-from the Colorado Department of Public Health and Environment
Facts:

What is swine flu?
Swine influenza (swine flu) is a respiratory disease of pigs caused
by type A influenza viruses. People do not normally get swine flu,
but human infections can and do happen. Swine flu viruses may
spread from person-to-person, but in the past, this transmission
was limited and not sustained beyond three people.

Are there human infections with swine flu in the
U.S.?

In March and April 2009, an outbreak of flu began with reports
of one death and 91 laboratory confirmed cases of human
infection with swine influenza A (H1N1) viruses in Arizona,
California, Indiana, Kansas, Massachusetts, Michigan, Nevada,
New York City, Ohio, and Texas. An updated case count of
confirmed swine flu infections in the United States is kept at
www.cdc.gov/swineflu/index.htm. Federal, local and state health
agencies are working together on the investigation.

Is this swine flu virus contagious?
CDC has determined that this swine influenza A (H1N1) virus
is contagious and is spreading from human to human. At this
time, it not known how easily the virus spreads between people.

What are the signs and symptoms of swine flu in
people?
The symptoms of swine flu in people are similar to the
symptoms of regular human flu and include fever, cough, sore
throat, body aches, headache, chills and fatigue. Some people have
reported diarrhea and vomiting associated with swine flu. Like
seasonal flu, swine flu may be more serious for those with
underlying chronic medical conditions.

How does swine flu spread?
Spread of this swine influenza virus is thought to be happening
in the same way that seasonal flu spreads. Flu viruses spread
mainly from person to person through coughing or sneezing.
Sometimes people may become infected by touching something
with flu viruses on it and then touching their mouth or nose.

How can someone with the flu infect someone else?
Infected people may be able to infect others beginning 1 day
before symptoms develop and up to 7 or more days after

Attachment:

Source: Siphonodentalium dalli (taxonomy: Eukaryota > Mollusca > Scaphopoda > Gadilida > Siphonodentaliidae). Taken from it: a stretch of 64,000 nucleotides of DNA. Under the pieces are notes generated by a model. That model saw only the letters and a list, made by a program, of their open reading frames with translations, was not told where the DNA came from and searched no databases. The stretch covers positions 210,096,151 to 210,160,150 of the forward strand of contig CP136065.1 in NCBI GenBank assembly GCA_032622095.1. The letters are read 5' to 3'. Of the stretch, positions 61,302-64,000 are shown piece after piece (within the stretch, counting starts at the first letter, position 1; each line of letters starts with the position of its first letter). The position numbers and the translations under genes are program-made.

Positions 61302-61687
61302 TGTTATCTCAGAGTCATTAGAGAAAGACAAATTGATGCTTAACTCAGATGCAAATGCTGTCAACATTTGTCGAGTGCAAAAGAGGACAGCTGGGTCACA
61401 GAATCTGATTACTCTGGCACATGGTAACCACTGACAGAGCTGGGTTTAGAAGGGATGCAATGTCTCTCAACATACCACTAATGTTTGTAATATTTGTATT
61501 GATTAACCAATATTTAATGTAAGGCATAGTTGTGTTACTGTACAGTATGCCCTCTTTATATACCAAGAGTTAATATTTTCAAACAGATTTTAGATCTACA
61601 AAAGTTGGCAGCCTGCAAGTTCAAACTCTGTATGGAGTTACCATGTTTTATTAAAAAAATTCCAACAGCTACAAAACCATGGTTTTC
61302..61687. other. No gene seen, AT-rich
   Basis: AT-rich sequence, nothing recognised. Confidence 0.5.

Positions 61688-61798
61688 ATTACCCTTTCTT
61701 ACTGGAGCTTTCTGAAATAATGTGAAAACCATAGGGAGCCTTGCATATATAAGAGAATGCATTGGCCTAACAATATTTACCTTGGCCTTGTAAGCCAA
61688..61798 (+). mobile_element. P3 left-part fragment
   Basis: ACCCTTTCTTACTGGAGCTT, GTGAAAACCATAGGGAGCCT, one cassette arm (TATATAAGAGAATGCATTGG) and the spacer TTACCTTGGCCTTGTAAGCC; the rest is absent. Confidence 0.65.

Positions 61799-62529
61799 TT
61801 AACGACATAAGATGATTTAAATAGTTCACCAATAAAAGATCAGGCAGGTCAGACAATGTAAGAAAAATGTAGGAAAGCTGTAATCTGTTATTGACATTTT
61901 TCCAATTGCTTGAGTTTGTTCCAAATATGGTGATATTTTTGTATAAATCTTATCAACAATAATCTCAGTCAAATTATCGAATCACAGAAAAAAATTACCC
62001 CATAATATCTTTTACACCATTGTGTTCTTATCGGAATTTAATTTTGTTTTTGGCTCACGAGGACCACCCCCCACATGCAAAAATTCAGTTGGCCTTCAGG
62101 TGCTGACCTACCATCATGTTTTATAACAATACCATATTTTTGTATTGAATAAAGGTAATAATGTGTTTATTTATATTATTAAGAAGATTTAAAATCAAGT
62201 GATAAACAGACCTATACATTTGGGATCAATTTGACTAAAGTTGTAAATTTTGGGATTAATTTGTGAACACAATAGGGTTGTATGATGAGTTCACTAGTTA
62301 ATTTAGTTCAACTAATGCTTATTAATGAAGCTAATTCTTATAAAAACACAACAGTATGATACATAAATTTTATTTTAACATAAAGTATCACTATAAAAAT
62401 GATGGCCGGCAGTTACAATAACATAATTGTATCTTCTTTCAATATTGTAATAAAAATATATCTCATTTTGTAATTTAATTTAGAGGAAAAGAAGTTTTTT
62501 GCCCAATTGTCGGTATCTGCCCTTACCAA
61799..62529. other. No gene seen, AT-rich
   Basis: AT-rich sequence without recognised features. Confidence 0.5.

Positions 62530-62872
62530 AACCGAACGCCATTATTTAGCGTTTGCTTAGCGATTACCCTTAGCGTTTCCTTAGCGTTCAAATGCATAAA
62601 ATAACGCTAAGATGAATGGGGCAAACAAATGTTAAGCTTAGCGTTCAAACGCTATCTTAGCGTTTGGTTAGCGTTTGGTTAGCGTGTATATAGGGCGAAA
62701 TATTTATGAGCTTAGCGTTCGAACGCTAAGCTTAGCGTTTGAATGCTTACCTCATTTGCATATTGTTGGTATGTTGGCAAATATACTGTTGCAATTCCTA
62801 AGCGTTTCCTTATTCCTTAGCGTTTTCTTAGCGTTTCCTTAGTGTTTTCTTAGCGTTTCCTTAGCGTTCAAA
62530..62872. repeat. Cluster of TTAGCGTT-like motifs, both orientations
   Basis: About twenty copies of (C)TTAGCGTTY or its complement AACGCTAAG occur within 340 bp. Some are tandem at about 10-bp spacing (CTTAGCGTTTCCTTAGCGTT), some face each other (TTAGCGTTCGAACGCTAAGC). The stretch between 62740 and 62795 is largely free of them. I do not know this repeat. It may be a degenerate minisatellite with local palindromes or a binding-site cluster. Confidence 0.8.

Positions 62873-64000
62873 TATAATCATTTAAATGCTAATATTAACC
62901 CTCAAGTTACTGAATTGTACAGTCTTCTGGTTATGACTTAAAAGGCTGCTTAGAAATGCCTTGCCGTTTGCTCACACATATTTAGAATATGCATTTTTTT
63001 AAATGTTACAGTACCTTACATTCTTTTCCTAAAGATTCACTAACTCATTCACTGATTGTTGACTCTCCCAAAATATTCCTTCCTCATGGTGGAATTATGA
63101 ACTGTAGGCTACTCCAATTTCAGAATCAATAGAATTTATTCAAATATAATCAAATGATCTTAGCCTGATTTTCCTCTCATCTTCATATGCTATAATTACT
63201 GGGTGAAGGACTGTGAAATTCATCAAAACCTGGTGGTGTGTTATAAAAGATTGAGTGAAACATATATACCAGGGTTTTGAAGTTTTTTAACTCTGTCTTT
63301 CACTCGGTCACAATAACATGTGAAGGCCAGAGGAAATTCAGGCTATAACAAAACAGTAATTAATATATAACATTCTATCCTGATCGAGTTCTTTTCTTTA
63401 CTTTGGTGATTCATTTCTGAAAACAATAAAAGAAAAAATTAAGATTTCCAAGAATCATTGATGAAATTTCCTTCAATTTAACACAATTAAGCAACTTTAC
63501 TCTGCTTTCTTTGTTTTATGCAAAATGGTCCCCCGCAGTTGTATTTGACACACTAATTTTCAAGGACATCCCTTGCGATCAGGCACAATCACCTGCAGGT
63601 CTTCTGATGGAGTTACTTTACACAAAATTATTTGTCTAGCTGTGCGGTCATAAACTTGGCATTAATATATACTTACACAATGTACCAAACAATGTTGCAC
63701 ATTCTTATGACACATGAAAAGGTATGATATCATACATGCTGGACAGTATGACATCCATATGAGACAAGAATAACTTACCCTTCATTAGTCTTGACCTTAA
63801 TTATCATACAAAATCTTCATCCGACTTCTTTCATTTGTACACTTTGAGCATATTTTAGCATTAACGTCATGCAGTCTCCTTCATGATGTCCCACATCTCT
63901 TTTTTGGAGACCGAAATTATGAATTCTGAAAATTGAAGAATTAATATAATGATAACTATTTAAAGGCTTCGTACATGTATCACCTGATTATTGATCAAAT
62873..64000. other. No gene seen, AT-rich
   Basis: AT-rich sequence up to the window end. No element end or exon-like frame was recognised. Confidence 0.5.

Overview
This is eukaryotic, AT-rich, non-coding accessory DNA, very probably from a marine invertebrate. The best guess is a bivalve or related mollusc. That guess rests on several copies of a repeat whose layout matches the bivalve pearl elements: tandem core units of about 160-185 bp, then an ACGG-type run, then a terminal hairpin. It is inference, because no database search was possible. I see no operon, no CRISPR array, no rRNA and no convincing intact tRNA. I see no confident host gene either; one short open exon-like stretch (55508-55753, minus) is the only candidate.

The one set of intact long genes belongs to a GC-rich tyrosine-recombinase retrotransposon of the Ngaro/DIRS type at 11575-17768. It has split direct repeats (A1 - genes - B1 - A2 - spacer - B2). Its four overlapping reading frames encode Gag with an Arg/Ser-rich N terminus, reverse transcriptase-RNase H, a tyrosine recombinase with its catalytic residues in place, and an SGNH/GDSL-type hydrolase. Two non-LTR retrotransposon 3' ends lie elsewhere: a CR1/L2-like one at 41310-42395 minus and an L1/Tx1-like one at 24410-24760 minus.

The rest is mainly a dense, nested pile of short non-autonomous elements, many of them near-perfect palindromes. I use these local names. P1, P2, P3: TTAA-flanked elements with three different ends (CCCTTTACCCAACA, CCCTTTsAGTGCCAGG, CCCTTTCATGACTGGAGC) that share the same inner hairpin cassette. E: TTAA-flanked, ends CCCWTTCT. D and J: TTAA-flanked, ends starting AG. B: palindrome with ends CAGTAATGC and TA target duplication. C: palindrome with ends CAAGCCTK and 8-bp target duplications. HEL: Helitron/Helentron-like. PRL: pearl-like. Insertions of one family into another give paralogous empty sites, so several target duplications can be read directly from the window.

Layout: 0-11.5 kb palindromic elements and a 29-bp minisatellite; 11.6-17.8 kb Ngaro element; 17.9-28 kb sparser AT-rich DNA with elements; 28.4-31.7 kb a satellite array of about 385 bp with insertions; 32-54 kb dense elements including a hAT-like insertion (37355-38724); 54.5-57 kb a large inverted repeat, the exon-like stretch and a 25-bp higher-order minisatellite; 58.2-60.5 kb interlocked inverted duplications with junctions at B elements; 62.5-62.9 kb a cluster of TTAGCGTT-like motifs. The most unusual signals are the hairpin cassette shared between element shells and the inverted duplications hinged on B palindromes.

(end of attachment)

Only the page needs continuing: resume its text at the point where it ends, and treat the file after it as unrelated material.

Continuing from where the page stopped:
becoming sick. That means that you may be able to pass on the
flu to someone else before you know you are sick, as well as while
you are sick.

What should I do to keep from getting the flu?
First and most important: wash your hands. Try to stay in good
general health. Get plenty of sleep, be physically active, manage
your stress, drink plenty of fluids, and eat nutritious food. Try
not touch surfaces that may be contaminated with the flu virus.
Avoid close contact with people who are sick.

Are there medicines to treat swine flu?
Yes. CDC recommends the use of oseltamivir (Tamiflu) or
zanamivir (Relenza) for the treatment and/or prevention of
infection with these swine influenza viruses. Antiviral drugs are
prescription medicines that fight against the flu by keeping flu
viruses from reproducing in your body. If you get sick, antiviral
drugs can make your illness milder and make you feel better faster.
They may also prevent serious flu complications. For treatment,
antiviral drugs work best if started soon after getting sick (within
2 days of symptoms).

How long can an infected person spread swine flu to
others?

People with swine influenza virus infection should be considered
potentially contagious as long as they are symptomatic and
possible for up to 7 days following illness onset. Children,
especially younger children, might potentially be contagious for
longer periods.

What surfaces are most likely to be sources of
contamination?

Germs can be spread when a person touches something that is
contaminated with germs and then touches his or her eyes, nose,
or mouth. Droplets from a cough or sneeze of an infected person
move through the air. Germs can be spread when a person touches
respiratory droplets from another person on a surface like a desk
and then touches their own eyes, mouth or nose before washing
their hands.

How long can viruses live outside the body?

We know that some viruses and bacteria can live 2 hours or
longer on surfaces like cafeteria tables, doorknobs, and desks.
Frequent handwashing will help you reduce the chance of getting